Set Your Mind on These Things


“Finally, brothers and sisters, whatever is true, whatever is noble, whatever is right, whatever is pure, whatever is lovely, whatever is admirable- if anything is excellent or praiseworthy- think about such things” (Philippians 4:8 NIV).



My mom has always been a songbird. Not only does she have a powerhouse of a voice, but she is also a great songwriter, too!


When I was about seven years old, my mom wrote a song based on Philippians 4:8. She ended the song with the following words: Set your mind on these things.

These words are directly in alignment with a scripture found in Colossians 3:2, “Set your minds on things above, not on earthly things.” At seven years old, I remember loving the melody of the song she wrote. I loved the words. I also loved hearing my mom’s voice (and still do). Now, at age 28, this song hits entirely different.


According to a recent study, the average person has approximately 6,200 thoughts per day. Only we are privy to our own individual thought patterns. However, I am sure a large portion of us think on things that are completely opposed to things that are true, noble, right, pure, lovely, admirable, excellent, or praiseworthy.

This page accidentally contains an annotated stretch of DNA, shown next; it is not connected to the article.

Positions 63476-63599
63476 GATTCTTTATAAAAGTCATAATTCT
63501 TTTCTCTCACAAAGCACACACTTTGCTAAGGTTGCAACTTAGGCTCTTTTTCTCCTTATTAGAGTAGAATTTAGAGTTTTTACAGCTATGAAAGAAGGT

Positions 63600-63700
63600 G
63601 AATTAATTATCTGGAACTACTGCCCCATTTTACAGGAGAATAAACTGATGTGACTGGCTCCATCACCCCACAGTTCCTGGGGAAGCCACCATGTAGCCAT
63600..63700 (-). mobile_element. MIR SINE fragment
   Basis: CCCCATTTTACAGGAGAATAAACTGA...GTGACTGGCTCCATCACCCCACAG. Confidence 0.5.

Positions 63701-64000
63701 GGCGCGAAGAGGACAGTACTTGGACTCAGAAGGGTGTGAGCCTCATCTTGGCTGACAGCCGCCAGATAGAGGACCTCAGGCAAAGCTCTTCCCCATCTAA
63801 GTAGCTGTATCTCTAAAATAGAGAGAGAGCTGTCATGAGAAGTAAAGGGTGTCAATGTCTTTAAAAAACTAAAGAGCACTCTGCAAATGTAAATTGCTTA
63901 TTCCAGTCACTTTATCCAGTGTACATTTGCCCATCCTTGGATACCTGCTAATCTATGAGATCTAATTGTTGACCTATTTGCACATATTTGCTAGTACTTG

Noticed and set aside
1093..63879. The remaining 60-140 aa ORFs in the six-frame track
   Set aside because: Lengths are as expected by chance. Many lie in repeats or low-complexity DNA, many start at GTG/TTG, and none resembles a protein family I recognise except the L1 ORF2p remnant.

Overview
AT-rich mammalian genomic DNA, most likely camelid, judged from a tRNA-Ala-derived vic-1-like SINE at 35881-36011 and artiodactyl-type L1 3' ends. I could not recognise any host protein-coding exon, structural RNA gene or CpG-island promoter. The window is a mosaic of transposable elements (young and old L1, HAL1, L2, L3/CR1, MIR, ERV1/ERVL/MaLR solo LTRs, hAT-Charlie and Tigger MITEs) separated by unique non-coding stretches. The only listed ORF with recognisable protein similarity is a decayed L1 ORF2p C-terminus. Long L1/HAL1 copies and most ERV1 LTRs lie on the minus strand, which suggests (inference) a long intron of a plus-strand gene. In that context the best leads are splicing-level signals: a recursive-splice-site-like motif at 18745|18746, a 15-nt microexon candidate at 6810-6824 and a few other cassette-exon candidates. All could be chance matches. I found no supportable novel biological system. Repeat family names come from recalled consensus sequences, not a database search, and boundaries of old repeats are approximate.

Our media is partially composed of images, ideas, fear-mongering headlines, unrealistic beauty standards, societal standards, fantasy, and more. Couple that with our own personal struggles and the happenings of everyday life; it is no wonder why daily, we must set our minds on things above.


When we think a certain way consistently, it will eventually become a pattern. A thinking pattern is essentially a repeated way of thinking that is unconsciously habitual. Just like setting our minds on earthly things can turn into a pattern, so can setting our minds on things above. The mere fact that scripture instructs us to think on things above should provide comfort. This means that setting our minds on the things of God is without a doubt necessary, but absolutely possible.<